This quote is the government's tag line for encouraging people to emigrate from earth to Mars. Though governmental authority does not play as large a role in this novel as in some of other Dick novels, this quote does illustrate the American government's own degeneration after World War Terminus. The government hopes to persuade people that the only way to regenerate society is in a new land, yet as the novel progresses, glimpses of new life on earth are seen.
"...ultimately, the empathic gift blurred the boundaries between hunter and victim, between the successful and the defeated."
This quote illustrates the binary oppositions that Dick attempts to first frame, then to tear apart. In this quote, Rick Deckard ponders the vague lines drawn between those creatures that are empathetic and those things which do not have that ability. One of the novel's major themes revolves around the question of what traits make something human and what trait ensures survival or defeat.
"There's the First Law of Kipple…'Kipple drives out nonkipple'."
Kipple is Dick's reflection on the nature of accumulated stuffs. More than just clutter, Kipple is a spiritual and transcendent reflection of humanity's desire to collect commodities and then let them degrade and degenerate as they collect. Kipple is worthless, but it is also dangerous because it builds on itself and it encourages and causes everything around it to degrade as well.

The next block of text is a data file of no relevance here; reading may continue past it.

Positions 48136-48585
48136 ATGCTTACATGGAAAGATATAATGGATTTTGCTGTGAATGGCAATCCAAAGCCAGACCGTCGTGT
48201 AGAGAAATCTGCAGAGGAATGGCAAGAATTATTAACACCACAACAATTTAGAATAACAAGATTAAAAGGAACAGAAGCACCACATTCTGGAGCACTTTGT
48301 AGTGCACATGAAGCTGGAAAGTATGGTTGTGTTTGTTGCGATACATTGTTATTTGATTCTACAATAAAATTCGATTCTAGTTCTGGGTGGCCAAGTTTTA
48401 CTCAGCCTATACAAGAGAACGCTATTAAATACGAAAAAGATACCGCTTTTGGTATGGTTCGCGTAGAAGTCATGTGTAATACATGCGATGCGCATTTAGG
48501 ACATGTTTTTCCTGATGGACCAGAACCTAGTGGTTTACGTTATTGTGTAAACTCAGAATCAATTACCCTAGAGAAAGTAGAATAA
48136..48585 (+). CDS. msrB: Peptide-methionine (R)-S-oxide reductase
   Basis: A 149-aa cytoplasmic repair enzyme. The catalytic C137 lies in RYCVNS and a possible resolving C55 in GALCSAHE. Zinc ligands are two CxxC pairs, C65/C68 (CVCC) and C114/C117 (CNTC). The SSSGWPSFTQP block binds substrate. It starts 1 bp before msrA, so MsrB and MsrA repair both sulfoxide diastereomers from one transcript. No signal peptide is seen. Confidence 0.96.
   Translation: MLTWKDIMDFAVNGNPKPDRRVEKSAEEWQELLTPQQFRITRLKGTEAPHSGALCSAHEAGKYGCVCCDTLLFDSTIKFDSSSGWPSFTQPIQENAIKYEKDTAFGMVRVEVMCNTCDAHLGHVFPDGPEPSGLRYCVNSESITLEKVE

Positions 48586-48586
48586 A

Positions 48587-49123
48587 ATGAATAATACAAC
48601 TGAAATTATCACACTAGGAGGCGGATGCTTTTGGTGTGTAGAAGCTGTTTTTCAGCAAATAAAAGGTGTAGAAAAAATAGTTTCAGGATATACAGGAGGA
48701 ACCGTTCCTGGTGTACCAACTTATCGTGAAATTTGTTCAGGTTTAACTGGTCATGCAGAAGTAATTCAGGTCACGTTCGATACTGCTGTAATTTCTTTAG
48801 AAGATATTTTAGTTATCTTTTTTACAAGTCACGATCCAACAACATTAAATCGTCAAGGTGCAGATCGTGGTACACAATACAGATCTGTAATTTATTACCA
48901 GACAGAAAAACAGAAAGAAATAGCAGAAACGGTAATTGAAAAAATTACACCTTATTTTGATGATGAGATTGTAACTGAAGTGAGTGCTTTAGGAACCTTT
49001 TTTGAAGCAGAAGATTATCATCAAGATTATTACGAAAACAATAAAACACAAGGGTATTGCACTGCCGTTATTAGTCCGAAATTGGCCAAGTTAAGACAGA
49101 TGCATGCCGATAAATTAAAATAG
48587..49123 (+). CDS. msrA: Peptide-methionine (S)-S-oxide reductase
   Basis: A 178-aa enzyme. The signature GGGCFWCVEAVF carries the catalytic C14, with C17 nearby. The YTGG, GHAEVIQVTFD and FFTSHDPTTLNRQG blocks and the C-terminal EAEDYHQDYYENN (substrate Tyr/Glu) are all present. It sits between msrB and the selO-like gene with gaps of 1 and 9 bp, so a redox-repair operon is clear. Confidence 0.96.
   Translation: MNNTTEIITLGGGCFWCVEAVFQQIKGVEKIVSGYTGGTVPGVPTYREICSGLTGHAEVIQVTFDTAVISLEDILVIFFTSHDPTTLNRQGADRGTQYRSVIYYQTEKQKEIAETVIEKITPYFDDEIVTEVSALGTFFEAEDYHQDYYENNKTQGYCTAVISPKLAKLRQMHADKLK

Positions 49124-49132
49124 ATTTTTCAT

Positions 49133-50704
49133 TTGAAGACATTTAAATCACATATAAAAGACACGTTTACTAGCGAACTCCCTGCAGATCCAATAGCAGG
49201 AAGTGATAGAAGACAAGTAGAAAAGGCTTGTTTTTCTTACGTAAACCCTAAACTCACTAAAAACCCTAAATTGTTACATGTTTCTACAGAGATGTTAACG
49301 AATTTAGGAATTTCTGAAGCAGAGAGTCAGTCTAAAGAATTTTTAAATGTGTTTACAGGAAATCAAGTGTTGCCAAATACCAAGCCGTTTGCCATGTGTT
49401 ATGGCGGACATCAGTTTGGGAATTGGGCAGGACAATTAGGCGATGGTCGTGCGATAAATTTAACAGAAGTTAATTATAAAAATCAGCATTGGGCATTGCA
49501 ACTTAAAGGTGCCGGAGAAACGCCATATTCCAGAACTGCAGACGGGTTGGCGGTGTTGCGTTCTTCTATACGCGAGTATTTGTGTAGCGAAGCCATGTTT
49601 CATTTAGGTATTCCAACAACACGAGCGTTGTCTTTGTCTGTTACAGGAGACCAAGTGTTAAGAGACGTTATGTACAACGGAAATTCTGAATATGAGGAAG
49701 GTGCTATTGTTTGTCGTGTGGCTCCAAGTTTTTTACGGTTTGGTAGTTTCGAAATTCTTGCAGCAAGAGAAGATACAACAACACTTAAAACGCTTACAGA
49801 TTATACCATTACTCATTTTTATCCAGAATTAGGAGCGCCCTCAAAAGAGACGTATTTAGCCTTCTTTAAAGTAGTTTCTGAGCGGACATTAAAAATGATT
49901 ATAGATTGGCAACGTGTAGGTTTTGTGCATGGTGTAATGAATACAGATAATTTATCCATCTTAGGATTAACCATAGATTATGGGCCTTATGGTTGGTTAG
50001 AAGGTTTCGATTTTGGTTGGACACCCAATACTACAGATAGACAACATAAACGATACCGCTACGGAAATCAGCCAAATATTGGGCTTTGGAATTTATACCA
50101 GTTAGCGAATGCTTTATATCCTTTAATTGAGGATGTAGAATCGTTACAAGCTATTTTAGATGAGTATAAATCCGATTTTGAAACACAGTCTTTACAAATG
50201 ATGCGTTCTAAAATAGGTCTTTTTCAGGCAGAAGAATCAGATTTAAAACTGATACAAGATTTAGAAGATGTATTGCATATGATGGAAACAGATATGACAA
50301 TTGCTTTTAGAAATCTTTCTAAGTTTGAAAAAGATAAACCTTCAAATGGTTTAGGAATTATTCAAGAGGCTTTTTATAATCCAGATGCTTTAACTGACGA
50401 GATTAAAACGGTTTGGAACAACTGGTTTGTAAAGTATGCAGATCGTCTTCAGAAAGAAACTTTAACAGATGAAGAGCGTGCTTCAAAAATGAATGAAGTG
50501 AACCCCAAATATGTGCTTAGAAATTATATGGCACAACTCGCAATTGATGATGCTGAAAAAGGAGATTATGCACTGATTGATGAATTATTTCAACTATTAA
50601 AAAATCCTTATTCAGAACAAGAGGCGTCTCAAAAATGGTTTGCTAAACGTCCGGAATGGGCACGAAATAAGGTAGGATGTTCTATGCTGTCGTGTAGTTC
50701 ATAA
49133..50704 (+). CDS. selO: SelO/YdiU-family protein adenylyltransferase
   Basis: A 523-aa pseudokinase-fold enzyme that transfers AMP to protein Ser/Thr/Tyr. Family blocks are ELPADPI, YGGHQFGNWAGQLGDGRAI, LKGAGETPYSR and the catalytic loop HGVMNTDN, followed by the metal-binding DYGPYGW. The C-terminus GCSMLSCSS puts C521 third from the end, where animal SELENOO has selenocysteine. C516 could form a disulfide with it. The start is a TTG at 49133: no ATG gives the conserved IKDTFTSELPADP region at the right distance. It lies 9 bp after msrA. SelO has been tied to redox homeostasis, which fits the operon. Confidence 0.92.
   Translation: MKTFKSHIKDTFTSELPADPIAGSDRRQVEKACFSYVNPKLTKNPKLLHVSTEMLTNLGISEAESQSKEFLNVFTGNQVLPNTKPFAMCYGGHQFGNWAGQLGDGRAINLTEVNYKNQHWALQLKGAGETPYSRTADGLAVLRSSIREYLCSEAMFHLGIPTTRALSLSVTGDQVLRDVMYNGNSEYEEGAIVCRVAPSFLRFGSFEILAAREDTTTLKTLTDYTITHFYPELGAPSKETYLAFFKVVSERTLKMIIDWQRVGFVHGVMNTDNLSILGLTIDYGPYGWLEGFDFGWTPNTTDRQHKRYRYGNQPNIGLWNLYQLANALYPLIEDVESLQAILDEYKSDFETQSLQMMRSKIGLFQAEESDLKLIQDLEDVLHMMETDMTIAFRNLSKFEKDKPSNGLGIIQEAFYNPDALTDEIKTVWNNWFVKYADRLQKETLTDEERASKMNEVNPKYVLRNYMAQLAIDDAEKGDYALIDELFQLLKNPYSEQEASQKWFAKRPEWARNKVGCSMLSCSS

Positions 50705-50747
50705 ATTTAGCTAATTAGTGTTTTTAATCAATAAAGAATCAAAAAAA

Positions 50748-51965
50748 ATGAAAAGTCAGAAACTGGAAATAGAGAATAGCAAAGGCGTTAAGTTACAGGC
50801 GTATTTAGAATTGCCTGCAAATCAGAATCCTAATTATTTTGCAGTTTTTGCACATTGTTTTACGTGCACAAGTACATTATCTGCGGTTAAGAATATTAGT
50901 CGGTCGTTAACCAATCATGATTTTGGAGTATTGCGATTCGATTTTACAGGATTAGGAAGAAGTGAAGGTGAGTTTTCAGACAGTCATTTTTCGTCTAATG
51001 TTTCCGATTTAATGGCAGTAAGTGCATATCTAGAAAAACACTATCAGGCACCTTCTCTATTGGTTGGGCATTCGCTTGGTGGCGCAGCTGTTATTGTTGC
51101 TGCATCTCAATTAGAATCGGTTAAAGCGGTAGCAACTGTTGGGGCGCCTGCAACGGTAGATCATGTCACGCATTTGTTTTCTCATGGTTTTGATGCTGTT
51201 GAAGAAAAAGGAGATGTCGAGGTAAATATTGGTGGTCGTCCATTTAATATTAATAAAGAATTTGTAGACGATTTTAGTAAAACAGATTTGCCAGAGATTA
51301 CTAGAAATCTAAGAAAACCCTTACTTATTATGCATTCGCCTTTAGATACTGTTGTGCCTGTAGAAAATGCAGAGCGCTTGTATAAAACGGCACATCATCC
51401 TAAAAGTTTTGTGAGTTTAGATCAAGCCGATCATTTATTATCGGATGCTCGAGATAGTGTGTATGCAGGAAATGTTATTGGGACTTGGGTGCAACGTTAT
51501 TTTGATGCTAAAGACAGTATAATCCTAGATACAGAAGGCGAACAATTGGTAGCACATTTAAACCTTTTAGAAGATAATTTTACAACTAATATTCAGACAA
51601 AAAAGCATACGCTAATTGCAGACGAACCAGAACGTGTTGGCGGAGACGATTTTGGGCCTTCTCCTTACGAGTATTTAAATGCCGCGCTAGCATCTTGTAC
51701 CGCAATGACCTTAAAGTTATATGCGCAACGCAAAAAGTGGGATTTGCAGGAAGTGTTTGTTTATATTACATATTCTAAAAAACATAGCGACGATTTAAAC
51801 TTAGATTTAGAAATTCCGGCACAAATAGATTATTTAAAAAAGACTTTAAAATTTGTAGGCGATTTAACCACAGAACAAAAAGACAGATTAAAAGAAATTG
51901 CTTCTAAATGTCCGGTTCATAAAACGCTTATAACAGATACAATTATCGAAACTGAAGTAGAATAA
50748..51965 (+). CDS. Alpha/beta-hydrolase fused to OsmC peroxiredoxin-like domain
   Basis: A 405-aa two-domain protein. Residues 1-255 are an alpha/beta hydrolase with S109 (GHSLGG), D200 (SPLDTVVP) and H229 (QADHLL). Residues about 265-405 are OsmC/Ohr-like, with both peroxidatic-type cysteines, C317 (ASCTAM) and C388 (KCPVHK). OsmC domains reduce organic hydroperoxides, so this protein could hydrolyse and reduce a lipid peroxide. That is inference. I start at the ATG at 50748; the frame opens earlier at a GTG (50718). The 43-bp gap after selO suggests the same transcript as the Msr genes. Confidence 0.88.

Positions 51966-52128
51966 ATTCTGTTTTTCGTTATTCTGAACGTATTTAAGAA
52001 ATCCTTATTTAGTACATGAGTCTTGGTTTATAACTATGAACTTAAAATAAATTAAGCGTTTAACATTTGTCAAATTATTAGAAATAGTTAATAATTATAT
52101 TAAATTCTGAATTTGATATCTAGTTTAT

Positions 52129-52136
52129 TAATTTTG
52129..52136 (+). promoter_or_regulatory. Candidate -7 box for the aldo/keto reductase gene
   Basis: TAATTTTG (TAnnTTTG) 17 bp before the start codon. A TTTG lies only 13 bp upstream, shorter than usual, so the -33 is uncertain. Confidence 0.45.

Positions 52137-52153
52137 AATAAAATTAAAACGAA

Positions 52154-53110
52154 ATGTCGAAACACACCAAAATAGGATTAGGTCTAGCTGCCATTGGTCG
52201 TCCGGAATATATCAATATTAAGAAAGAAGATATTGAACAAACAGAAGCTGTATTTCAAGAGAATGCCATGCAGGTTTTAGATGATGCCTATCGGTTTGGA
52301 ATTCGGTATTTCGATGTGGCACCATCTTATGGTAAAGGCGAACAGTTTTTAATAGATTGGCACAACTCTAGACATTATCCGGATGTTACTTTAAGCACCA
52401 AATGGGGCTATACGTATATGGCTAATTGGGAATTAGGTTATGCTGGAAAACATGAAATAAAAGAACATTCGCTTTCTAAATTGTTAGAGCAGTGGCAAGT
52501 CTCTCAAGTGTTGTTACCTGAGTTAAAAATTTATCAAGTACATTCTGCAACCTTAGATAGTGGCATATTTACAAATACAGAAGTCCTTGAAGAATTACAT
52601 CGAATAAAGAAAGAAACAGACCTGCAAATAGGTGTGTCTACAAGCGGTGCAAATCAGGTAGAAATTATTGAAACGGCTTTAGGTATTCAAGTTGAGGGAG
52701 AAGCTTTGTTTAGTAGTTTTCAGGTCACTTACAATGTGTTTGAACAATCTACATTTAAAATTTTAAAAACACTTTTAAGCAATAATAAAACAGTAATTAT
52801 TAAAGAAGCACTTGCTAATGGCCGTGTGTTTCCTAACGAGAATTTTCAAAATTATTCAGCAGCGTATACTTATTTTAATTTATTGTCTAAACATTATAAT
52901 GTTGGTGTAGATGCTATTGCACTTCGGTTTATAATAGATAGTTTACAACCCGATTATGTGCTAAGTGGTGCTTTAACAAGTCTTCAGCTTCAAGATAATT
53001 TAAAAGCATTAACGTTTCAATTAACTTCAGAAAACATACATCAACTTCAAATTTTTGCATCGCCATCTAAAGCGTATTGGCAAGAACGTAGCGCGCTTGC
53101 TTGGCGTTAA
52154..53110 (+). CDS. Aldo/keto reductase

"The electric things have their life too. Paltry as those lives are."
This quote is spoken by Rick after Iran finds the mechanical panel on the toad that Rick believed was real. Rick is resigned to the falseness of the animal, but his new found empathetic capacity allows him to begin to appreciate even this form of false life. Before, he had loathed his electric sheep. Now, however, he is able to see the value in even a "paltry" life.
"You will be required to do wrong no matter where you go. It is the basic condition of life, to be required to violate your own identity."
This quote is spoken by Mercer as he tells Rick that he must go on and complete the mission of killing the Nexus-6 androids. Rick believes that he must quit killing them because of his new found empathy towards androids, but Mercer tells him that life requires many things which will cause him do things he thinks are wrong. This teaching from Mercer blurs the lines between the novel's morality and shows that empathy is not always an emotion that creates only good.
"An android doesn’t care what happens to another android. That’s one of the indications we look for."
This quote is spoken by Rick as he interrogates Luba Luft to determine if she is an android. This quote is ironic because, as it turns out, some androids do care what happens to other androids, perhaps even more than they care about what happens to human life. It was these, supposedly, artificial bonds that kept the Nexus-6 androids together and made them fear for the safety of each other. In the end, if androids do care for other androids, it becomes impossible to tell who is really an android and who is not, just another of the book's twists in logic.